Toothaches should always be treated sooner than later. A toothache can be caused from a variety of issues: a piece of debris lodged under the gumline; an abscess (or infection); sensitivity due to abrasion; or fractures. Sometimes debris can be dislodged by brushing or flossing. However, toothaches caused by an abscess need prompt response and are unable to be cured without dental intervention. An abscess is an infection and can spread to other parts of the body; potentially resulting in death.
Broken, Fractured, or Displaced Tooth
A broken, fractured or displaced tooth is usually not a cause for alarm, as long as decisive, quick action is taken.
First, rinse the mouth of any blood or other debris and place a cold cloth or compress on the cheek near the injury. This will keep down swelling.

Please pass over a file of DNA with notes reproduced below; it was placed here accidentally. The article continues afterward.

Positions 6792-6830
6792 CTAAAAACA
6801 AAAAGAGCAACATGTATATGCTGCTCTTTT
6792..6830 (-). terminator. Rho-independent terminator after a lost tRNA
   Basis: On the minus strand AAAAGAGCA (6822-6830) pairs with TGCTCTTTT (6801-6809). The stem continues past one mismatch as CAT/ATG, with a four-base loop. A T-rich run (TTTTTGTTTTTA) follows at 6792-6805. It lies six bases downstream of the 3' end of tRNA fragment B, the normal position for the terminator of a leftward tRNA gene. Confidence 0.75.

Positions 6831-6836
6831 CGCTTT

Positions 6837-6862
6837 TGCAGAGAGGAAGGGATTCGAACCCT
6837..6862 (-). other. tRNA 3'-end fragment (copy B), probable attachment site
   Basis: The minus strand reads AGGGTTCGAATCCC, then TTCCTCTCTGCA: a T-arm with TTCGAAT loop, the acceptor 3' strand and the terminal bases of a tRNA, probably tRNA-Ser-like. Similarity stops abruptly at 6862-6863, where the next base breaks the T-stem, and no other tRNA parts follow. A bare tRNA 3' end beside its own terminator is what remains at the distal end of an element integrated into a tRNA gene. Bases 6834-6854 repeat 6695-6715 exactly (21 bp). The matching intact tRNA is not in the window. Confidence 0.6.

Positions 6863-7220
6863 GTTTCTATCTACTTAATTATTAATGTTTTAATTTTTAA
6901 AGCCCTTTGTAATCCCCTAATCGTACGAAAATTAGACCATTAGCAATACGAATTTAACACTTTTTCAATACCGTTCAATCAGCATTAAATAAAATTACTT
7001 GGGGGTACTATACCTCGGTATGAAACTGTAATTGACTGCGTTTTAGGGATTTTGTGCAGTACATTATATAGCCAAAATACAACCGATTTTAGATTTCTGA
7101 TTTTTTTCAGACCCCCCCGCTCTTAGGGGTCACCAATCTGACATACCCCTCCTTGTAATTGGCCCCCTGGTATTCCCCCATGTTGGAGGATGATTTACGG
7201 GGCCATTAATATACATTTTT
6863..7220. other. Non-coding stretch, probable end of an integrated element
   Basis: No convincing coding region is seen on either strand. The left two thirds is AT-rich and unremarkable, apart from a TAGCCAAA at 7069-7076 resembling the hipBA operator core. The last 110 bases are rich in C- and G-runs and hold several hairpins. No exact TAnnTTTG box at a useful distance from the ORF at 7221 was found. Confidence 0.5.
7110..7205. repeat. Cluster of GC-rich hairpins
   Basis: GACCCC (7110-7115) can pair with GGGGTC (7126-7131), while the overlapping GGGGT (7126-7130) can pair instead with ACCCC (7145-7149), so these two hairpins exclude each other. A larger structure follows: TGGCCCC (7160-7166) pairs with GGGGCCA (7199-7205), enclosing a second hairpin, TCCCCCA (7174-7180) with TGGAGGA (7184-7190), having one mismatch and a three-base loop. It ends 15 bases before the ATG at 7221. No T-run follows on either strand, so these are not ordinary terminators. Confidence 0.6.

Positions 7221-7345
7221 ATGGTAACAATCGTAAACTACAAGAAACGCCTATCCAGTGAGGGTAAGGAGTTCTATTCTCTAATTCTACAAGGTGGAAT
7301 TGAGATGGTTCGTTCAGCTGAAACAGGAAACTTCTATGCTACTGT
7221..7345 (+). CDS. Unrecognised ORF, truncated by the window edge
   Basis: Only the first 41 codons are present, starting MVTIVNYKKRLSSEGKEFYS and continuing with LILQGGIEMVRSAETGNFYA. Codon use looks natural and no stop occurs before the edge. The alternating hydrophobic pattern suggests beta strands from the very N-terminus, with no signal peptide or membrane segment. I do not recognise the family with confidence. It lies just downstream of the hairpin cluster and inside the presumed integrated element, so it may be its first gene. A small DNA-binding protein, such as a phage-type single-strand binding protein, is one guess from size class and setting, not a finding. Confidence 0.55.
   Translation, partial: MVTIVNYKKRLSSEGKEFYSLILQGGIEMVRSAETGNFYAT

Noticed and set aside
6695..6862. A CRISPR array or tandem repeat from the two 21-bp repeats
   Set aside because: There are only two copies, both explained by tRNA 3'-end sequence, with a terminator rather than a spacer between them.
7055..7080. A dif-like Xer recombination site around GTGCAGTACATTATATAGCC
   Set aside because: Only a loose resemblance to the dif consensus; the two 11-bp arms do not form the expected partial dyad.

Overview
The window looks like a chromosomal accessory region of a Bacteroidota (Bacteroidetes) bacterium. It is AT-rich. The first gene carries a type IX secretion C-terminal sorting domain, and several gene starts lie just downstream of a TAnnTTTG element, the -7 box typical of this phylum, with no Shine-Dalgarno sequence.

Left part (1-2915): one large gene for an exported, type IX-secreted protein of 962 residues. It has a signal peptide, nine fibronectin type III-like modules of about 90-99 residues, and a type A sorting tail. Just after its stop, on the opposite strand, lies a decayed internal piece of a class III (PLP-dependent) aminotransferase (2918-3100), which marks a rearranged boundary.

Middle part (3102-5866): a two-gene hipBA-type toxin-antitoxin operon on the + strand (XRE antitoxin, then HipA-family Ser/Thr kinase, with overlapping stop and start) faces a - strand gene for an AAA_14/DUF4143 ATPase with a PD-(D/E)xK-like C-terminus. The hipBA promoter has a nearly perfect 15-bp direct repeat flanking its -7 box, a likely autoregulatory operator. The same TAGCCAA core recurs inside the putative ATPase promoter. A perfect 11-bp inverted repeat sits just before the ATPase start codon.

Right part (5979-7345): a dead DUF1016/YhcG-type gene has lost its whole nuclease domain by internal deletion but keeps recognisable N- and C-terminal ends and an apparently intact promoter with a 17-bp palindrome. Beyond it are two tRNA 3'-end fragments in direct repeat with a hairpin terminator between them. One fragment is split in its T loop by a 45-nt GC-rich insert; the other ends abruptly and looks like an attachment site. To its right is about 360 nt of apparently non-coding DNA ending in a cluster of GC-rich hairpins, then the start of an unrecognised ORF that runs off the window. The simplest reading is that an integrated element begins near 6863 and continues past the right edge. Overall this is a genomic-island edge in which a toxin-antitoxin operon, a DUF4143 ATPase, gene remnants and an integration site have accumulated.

Hold the dislocated tooth by the crown - not the root. Do not rub the tooth clean. Next, place it in a container of warm milk, saline or the victim's own saliva and keep it in the solution until you arrive at the emergency room or dentist's office.
For a fractured tooth, it is best to rinse with warm water and again, apply a cold pack or compress. Ibuprofen may be used to help keep down swelling.
If the tooth fracture is minor, the tooth can be sanded or if necessary, restored by the dentist if the pulp is not severely damaged.